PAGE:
A church in Ohio filed a lawsuit against city officials Monday, alleging that they were unlawfully targeting their faith-based homeless ministry, according to the complaint.
Dad’s Place, a Christian church in Bryan, Ohio, expanded its ministry in March 2023 by keeping its doors open 24 hours a day, caring for homeless individuals’ “spiritual and physical needs” until the city sent a letter in November, demanding the church stop its homeless outreach, according to the complaint. The city argued that the church was in violation of its zoning laws by allowing anyone to spend the night in the building, but after attempts by the ministry to reconcile the issue were allegedly met with silence, the church filed suit, citing First and 14th Amendment violations.
In a press release on Friday, the city claimed the church had violated zoning codes that did not allow “residential use” of buildings in the area and over a dozen fire codes. The city also said that the police department had been asked to respond on multiple occasions to calls of “criminal mischief, trespassing, overdose… and sexual assault.”
The church argues in the complaint, however, that it had partnered with the city’s police department to bring people to the shelter as a “temporary place to stay,” and one woman who was residing at the church allegedly told city officials that the department recommended for her to go to Dad’s Place. The lawsuit also noted that often if anyone had to be removed from the property it was individuals who had been sent by the department.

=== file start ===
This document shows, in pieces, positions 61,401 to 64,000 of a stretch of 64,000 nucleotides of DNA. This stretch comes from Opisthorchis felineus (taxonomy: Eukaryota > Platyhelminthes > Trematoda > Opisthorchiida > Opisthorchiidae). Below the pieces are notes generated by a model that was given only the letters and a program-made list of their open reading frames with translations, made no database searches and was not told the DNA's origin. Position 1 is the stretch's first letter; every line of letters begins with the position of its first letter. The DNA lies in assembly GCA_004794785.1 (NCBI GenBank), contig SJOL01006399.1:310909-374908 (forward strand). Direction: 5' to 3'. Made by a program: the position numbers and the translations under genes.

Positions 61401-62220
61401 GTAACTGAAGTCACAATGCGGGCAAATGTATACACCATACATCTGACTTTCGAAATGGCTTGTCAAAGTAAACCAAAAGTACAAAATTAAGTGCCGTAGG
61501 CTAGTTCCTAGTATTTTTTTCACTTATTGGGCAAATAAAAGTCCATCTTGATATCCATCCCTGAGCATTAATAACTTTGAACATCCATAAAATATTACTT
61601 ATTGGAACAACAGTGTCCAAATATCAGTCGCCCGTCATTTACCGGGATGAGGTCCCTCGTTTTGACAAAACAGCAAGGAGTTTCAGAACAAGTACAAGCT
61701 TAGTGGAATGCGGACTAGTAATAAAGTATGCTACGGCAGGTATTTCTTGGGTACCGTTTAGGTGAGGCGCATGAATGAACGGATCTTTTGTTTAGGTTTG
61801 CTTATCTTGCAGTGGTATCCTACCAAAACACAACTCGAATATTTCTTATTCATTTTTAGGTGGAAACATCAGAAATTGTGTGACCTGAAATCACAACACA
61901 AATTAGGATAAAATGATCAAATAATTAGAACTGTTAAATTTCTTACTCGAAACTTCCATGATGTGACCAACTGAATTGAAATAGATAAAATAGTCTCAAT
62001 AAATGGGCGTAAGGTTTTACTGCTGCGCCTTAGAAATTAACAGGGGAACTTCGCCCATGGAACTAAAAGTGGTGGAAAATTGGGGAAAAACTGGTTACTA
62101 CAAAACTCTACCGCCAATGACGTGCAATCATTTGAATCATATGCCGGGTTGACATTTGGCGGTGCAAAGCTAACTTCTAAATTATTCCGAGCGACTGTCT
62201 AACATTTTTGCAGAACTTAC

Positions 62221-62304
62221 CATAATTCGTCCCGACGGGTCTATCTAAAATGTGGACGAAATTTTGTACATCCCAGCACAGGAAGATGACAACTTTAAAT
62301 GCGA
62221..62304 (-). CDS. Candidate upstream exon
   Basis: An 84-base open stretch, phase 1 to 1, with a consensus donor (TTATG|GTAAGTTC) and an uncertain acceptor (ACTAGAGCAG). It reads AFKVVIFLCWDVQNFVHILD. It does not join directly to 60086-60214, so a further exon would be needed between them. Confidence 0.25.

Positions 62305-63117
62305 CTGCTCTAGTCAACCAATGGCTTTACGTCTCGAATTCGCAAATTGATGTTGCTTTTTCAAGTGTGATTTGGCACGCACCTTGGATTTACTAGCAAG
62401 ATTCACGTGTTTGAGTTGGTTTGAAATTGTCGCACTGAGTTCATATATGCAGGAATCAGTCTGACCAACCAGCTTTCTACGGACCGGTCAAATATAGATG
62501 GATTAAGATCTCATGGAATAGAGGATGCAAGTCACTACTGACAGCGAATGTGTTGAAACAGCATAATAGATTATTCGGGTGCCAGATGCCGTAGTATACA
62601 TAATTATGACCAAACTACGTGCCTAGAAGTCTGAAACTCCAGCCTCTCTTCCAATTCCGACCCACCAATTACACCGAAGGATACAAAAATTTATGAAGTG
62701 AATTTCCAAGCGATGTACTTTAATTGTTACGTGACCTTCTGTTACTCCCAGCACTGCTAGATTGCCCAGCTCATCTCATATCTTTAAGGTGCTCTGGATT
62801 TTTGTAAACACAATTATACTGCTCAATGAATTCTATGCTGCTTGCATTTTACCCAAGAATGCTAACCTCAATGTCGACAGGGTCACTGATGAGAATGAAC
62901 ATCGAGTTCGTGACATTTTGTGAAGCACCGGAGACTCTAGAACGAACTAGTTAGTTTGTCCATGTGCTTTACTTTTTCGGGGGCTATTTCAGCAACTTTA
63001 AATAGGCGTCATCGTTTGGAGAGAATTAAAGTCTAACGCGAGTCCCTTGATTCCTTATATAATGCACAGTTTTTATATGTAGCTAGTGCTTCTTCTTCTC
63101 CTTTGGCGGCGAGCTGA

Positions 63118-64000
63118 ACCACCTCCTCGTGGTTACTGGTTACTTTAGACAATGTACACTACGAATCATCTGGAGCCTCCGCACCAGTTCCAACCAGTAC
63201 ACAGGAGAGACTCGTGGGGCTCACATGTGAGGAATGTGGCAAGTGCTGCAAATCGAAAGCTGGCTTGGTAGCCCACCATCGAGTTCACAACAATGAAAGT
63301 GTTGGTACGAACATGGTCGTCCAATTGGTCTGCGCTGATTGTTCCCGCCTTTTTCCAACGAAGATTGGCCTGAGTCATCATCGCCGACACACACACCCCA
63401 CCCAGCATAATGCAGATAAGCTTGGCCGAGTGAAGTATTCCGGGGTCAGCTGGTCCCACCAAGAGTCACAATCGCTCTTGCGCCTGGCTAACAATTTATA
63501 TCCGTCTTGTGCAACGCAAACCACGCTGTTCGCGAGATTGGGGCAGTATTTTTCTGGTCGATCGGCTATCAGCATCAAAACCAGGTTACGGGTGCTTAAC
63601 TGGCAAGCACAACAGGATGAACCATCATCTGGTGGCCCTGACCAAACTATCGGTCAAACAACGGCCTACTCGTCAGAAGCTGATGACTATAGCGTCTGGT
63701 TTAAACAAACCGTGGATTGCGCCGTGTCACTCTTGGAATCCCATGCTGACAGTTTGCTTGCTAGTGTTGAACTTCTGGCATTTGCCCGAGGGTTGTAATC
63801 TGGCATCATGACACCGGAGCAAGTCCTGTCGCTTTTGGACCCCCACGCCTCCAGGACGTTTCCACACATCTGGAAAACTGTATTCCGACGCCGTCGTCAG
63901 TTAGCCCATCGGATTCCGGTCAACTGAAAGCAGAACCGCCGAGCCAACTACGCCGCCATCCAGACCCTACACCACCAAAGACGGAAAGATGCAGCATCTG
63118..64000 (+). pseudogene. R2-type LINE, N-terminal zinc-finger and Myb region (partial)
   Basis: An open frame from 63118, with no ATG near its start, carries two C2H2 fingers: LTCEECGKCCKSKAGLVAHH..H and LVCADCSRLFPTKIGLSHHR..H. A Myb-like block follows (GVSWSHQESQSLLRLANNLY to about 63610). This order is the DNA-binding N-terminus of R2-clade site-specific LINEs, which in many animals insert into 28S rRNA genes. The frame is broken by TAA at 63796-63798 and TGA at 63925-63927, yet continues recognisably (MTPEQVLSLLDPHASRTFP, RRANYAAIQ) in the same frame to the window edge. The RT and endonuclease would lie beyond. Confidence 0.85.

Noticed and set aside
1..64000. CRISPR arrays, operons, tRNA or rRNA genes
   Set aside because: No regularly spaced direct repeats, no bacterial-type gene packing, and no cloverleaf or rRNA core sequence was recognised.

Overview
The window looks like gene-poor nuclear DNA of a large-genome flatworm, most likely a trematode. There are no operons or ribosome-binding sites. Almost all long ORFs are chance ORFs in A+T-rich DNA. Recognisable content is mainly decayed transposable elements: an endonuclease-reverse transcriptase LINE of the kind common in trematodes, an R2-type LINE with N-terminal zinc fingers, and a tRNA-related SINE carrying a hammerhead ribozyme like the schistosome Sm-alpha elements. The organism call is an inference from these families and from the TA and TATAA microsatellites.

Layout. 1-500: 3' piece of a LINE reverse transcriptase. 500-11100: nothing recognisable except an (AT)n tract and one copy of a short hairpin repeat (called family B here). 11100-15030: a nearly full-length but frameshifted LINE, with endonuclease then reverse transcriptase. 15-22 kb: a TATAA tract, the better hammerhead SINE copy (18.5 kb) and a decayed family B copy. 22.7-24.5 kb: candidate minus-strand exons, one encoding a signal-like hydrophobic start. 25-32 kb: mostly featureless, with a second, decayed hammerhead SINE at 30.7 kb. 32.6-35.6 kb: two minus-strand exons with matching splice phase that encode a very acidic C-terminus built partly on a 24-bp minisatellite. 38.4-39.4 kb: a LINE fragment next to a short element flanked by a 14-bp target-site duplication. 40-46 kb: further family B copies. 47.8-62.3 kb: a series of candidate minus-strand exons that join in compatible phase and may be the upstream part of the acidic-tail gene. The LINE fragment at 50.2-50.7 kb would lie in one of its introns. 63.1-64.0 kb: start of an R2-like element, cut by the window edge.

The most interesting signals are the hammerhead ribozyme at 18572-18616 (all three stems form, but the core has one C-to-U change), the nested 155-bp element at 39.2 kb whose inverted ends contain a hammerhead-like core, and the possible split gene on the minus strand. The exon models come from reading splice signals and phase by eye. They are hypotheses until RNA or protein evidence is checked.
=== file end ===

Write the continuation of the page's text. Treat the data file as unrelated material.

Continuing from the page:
The church also stated that its calls to Mayor Carrie Schlade’s office about the situation were left unanswered, and that after asking about other zoning options to apply for, they were told that the city would not approve the permits, according to the complaint. The police department then issued a notice on Jan. 16, requiring all issues to be resolved in seven days, or criminal charges would be filed against the church’s pastor, Chris Avell.
The church argued that several of the problems required “approval from the state of Ohio” and could not be completed in such a short time frame, according to the complaint. The lawsuit further claims that the city’s press release several days later on Jan. 19 “falsely implied” that the shelter was a “hotbed of criminal activity.”
“Churches throughout history have been a shelter for anyone seeking a place of safety, and Dad’s Place is no exception,” Philip Williamson of Taft Stettinius & Hollister LLP, one of the firms representing the church, said in a press release. “Ohio and federal law alike protect vital ministries like Dad’s Place, and we look forward to defending those rights.”
The city did not immediately respond to the Daily Caller News Foundation’s request for comment.Republished with permission from The Daily Caller News Foundation.